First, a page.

Computing At School Computing At School

School of Computer Science -- The University of Birmingham

Kinds Of Programming For Learners
Aaron Sloman

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For some time I have been concerned that discussions on the "Computing At School" mailing list, and in the press, in blogs, and radio and television broadcasts about what should be taught in Schools are based on a vision of computing that is too narrow, even if all the different views regularly expressed are combined!

This web page offers a list of important types of programming that should be taught in schools but without making specific recommendations as to which should be taught at what age to whom, or by whom, or why. This is a modified version of the list of programming tasks in the web page on "Thinky programming and other kinds" which includes growing collection of examples, especially "thinky" examples, available here:

Programming tasks

Different sorts of programming task can be distinguished, for which different programming languages and tools may be suitable, and for which different mind-sets are required, all of which can serve educational and practical needs, though the categories overlap to some extent.

Below is a provisional list of such types of programming for learners. Different types may suit learners (and teachers) with different interests and temperaments. No suggestion is made here that some are better or worse than others. They all have potential uses, and all can have some role in education, though not all will be equally useful for all learners. For example, some types may be too intellectually challenging for a minority of learners whose rate of learning is slower or who find mathematical thinking very difficult. Some types may be too intellectually challenging even for the majority of learners. But that's not a reason for not offering them to the small subset of students who could gain great benefit.

Types of programming task

Some of these categories overlap: a task may fall into two or more categories. E.g. "arty" programming may or may not also be "thinky" programming, or "gadgety" programming. The list is not complete and will be extended from time to time.


I have the impression that most teachers, exam boards, politicians, and industry advisers to educational institutions, fail to understand the importance of feeding into the nation's pre-university learners (starting in primary school) all the above kinds of computational thinking supported by practical programming. This is important because of the need to have a wide range of types of knowledge and experience about forms of computation in the culture at large, even if each individual has encountered only a subset. If we focus education on too small a subset of the possible topics that can be taught effectively between the ages of about five and eighteen, we impoverish the "gene pool" of ideas available to the nation for many different purposes for decades to come.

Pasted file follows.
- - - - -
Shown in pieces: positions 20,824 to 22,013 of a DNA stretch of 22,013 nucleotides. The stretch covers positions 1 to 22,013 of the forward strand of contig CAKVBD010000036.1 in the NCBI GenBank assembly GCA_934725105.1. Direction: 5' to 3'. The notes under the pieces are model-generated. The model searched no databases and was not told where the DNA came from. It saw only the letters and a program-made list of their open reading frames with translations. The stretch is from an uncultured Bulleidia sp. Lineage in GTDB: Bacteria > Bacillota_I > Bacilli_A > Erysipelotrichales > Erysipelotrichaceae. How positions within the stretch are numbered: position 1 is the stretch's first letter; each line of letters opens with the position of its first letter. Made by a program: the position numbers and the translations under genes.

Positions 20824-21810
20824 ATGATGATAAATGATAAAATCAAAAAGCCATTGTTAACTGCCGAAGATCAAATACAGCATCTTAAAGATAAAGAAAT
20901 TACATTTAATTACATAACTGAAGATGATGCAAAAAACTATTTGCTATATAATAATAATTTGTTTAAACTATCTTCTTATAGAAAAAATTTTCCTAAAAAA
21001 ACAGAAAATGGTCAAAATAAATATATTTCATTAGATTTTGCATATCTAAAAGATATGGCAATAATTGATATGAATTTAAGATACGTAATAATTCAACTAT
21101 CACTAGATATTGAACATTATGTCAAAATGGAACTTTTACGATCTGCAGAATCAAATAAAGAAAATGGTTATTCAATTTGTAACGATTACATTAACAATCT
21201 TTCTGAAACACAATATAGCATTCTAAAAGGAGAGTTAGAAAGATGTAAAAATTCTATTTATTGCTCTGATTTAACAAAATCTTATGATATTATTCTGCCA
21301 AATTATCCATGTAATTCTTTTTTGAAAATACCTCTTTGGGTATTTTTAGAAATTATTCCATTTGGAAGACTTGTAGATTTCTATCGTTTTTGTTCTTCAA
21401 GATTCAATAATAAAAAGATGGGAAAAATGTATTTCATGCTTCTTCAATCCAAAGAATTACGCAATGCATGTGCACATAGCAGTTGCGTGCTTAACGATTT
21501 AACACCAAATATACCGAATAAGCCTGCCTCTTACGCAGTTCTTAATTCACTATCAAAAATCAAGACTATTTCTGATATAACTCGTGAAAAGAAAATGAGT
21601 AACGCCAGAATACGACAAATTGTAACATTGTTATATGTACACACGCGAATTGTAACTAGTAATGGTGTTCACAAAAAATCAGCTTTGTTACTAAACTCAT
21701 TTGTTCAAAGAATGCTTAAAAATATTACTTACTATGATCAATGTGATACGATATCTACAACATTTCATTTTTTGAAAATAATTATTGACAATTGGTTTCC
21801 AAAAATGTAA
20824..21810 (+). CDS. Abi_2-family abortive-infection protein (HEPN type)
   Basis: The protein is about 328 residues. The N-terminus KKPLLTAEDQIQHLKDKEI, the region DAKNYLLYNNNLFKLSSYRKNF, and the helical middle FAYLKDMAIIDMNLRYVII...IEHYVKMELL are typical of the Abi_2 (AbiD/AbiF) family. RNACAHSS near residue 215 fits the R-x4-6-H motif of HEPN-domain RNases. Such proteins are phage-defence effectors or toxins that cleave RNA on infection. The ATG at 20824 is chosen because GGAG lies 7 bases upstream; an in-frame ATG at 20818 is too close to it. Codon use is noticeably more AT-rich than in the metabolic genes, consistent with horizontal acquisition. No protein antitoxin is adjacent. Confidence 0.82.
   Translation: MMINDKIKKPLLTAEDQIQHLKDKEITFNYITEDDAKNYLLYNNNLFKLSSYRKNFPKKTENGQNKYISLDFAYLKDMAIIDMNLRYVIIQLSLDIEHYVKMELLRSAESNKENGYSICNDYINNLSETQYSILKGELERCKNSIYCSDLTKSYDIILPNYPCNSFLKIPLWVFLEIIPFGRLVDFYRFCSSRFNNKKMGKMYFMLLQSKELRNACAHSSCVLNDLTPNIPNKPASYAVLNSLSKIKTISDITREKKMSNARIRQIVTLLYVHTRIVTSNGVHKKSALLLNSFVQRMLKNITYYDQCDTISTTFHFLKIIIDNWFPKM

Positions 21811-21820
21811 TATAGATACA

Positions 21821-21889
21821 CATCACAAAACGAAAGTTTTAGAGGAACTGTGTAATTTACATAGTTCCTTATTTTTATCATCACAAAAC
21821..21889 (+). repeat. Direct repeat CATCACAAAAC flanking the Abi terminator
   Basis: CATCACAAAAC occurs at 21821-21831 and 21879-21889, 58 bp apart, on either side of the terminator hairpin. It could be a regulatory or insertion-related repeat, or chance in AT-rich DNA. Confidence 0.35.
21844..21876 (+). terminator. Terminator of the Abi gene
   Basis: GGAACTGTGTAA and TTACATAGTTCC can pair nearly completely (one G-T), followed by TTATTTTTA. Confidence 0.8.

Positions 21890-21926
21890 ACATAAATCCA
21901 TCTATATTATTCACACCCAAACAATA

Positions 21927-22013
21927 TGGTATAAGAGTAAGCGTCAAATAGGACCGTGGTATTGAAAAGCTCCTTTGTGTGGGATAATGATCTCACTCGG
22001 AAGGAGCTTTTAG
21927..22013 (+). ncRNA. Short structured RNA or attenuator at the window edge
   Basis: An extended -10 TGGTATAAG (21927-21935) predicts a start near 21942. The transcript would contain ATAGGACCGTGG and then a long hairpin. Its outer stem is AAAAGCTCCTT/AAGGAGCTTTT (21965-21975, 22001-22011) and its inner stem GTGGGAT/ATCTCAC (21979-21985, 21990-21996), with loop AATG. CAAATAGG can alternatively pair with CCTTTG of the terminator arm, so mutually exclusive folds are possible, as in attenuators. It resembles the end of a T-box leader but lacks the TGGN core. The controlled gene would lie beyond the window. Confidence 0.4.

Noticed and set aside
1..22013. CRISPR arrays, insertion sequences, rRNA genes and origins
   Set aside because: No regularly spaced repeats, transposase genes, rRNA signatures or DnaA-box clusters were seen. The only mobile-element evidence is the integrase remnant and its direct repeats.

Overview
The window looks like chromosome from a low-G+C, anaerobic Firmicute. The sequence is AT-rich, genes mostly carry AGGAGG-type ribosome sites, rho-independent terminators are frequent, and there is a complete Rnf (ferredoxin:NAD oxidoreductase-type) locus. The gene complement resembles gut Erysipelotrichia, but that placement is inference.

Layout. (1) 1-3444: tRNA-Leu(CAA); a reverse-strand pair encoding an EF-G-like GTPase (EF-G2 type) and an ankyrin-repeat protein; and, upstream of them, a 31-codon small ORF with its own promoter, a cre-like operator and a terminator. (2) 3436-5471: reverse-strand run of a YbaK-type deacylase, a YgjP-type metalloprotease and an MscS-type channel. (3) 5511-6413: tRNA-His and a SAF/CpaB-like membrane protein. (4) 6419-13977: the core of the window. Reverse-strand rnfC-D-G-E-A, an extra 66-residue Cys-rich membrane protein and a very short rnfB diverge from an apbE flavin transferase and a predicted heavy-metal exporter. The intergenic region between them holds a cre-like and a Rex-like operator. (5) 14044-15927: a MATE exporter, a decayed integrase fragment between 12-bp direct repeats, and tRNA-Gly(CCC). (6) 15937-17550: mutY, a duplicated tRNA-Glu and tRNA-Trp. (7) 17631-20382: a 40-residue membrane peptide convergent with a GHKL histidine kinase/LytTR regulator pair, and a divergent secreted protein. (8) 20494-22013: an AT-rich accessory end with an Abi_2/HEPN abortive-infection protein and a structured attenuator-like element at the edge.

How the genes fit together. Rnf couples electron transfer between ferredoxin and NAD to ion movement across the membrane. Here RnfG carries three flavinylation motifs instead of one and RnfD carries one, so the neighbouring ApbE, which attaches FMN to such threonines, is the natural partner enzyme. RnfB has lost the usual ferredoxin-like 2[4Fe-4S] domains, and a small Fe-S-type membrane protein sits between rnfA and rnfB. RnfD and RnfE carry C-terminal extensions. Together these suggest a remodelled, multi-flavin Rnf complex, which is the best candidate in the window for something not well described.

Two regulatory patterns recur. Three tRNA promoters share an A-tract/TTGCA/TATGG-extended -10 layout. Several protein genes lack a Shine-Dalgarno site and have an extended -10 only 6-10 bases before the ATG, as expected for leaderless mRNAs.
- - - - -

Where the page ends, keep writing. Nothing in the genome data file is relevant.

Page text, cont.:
In particular, we risk seriously impoverishing the pool of talent entering many of the higher education and research disciplines (including non-computing disciplines) that are increasingly using computational thinking and modelling as part of their subject matter, rather than merely using tools to format their papers, construct their presentations, or process their empirical data. This impoverishment has already happened in the last three decades and many disciplines are suffering as a result, whether their practitioners know it or not.

Likewise we impoverish our future if we teach only a small subset of programming languages, e.g. the ones based on sequences of instructions organised by loops and conditionals, enhanced by procedures, or even object-oriented programming. There are many other programming paradigms including rule-based programming, neural programming, evolutionary programming, constraint-programming, stochastic programming, logic programming, pattern-based programming, event-driven programming (e.g. interrupt handlers), functional programming, and programming in languages designed for particular types of application domain. Some of the topics above also require learners to think about architectures combining several computational paradigms, and also about the need to understand and model not just what goes on inside a computer (or animal, or device being modelled) but also the environment it interacts with.

It is also important to remember that Computer Science is not merely a programming discipline, as many people discussing the inclusion of more computer science in the curriculum seem to assume. It has rich theoretical content including applications of advanced mathematics to specify the nature of various types of computation, explore their scope and limits, prove or disprove claims about particular programs, investigate similarities and differences between different sorts of programming languages, and many more. Much research on "thinky" programming is concerned with the scientific task of finding out whether computing systems as we know them can do all the things done by brains, for example, and if not whether new types of computer (e.g. chemical computers, quantum computers, or neural computers) and bridge the gap.

Suggestions for improvement are welcome.

I am grateful for discussions with Stuart Wray on these topics. See his related paper

Cynthia Selby kindly read a draft in July 2012 and made useful corrections, comments and suggestions some of which will probably be taken up later, either in this file, or a related web page.

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Aaron Sloman
Installed: 8 Jul 2012
Last Updated: 9 Jul 2012; 22 Jul 2012; 23 Jul 2012; 10 Jul 2015 (format)